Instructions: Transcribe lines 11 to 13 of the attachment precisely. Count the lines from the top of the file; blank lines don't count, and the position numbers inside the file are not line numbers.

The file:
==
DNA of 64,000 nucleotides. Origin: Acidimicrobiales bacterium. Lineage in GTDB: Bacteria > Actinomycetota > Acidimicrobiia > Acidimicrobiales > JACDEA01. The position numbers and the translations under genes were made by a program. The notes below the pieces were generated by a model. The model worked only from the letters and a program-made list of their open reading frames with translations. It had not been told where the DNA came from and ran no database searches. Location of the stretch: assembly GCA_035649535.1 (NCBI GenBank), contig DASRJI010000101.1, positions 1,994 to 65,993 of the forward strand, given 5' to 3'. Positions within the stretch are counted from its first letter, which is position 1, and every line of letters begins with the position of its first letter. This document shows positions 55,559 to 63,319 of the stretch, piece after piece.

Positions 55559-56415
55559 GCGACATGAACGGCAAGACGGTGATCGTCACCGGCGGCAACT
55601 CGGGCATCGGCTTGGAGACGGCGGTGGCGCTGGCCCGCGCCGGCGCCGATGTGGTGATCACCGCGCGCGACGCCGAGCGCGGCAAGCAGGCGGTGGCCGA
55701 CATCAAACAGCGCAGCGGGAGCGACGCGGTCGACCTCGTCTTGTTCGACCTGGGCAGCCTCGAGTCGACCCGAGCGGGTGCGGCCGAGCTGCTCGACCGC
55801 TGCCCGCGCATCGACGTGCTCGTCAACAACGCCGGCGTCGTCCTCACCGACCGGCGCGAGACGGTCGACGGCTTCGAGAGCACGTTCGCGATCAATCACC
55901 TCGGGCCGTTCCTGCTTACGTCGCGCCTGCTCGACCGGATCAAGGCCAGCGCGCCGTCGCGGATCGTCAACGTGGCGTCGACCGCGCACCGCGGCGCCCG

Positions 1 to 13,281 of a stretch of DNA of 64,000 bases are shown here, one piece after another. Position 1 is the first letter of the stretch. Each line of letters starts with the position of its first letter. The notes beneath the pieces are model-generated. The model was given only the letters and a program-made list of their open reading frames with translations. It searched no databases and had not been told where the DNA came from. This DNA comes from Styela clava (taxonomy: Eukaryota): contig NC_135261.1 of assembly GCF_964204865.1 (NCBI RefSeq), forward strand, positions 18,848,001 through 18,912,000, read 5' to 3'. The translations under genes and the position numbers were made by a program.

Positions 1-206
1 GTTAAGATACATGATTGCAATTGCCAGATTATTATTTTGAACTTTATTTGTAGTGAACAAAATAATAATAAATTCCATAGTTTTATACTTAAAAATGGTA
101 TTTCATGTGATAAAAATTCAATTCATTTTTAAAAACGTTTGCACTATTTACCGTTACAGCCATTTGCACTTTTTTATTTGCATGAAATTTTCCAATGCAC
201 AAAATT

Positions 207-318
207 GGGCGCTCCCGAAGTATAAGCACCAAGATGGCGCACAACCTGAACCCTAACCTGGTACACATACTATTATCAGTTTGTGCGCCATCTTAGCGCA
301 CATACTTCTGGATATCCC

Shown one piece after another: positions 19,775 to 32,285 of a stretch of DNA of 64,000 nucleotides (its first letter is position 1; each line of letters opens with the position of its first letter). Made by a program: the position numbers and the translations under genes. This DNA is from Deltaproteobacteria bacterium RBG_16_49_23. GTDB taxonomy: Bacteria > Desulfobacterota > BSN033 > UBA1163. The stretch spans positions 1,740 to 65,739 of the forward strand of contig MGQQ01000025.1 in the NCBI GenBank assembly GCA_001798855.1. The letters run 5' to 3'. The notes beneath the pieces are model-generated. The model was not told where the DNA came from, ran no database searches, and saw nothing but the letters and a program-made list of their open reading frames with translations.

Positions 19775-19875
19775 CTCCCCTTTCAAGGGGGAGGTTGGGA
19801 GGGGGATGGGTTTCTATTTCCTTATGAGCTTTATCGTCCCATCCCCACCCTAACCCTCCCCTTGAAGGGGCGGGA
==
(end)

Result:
101 TTTCATGTGATAAAAATTCAATTCATTTTTAAAAACGTTTGCACTATTTACCGTTACAGCCATTTGCACTTTTTTATTTGCATGAAATTTTCCAATGCAC
201 AAAATT

Positions 207-318